As many organizations have cut back or reduced their focus, the winners will now take the time to create plans to increase market share and position their firms for greater growth -- even in continuing challenging times.

Based upon our last 12 years of consulting with partners, I can say that those organizations that have created a strategic plan with a vision for the firm -- and are focused on execution -- greatly exceed the growth of partner organizations that are reactive to the marketplace or blindly follow trends or vendor marketing. With a plan, leadership become less reactionary, and everyone has a mission, direction and sense of purpose. This is critical because many salespeople -- and certainly our technical teams and administrative staff -- are highly stressed because of the emotional issues in 2009, such as job security, reduction in income and working extended hours. When employees have a shared sense of direction, they remain energized and focused.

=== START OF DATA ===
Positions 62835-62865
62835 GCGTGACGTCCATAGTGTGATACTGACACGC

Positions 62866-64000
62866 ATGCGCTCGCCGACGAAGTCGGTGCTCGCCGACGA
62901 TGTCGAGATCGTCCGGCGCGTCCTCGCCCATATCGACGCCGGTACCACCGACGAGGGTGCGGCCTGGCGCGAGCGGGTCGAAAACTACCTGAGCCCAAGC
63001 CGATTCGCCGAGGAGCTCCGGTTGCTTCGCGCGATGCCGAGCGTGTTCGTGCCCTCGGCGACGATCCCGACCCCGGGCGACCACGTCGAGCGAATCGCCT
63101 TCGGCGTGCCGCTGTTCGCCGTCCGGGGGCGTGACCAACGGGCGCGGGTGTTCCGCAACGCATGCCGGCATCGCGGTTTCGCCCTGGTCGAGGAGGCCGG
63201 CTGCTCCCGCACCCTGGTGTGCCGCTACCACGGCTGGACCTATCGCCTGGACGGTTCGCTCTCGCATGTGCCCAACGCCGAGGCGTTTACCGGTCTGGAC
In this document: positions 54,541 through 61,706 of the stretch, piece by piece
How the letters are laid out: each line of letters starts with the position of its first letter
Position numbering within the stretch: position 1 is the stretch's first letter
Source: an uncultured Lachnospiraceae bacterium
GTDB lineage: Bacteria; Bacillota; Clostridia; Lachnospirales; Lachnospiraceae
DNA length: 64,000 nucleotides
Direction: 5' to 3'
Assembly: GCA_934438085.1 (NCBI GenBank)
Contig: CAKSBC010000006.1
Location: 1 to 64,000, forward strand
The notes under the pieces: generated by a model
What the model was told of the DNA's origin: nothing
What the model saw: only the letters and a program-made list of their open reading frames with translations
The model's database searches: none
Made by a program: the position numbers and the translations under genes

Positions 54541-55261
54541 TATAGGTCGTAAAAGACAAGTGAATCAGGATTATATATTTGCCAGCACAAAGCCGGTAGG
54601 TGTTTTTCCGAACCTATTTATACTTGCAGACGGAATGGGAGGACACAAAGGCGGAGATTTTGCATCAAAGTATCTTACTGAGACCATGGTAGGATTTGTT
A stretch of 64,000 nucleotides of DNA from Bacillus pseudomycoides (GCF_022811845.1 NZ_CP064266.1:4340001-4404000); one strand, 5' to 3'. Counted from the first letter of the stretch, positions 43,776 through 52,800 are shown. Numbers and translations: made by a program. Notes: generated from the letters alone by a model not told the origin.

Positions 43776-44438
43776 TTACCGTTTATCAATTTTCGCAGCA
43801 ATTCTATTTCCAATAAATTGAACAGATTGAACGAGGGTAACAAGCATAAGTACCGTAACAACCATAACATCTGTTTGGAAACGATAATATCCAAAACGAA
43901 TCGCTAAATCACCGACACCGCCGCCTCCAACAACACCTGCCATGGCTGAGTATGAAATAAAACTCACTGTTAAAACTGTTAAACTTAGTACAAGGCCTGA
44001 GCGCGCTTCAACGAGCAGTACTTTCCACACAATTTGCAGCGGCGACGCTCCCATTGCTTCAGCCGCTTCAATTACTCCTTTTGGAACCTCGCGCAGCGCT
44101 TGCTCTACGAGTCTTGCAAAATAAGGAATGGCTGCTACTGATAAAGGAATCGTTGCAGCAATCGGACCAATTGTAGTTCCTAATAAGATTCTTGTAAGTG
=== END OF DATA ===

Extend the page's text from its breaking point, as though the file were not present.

Strategic planning doesn't have to be a drawn out, formal and expensive process. But it does need to take into consideration a variety of challenging issues, including revenue, products, competitive environments and employee development. We start with projected sales by practice, by net new customers and by current customers. We then add defined 18-month goals that are broken into departmental objectives with actionable plans that can be measured. This aids in building accountability into your process.

[Additional insights into planning and building a profitable partner organization can be found in Thoreson's columns and blog postings on]

Make Your Firm Stand Out
Keith Lubner
Managing Partner
Channel Consulting Corp.

In the January 2009 Marching Orders issue, I suggested that you take a proactive approach and add products to your portfolios. Many of you did exactly that, and now you are well positioned to take advantage. However, as we all know, success does not just happen. We need to put forth effort, but more importantly, you need to "stand out" in 2010. Differentiating your business should be a key strategy in the new year. Here's how.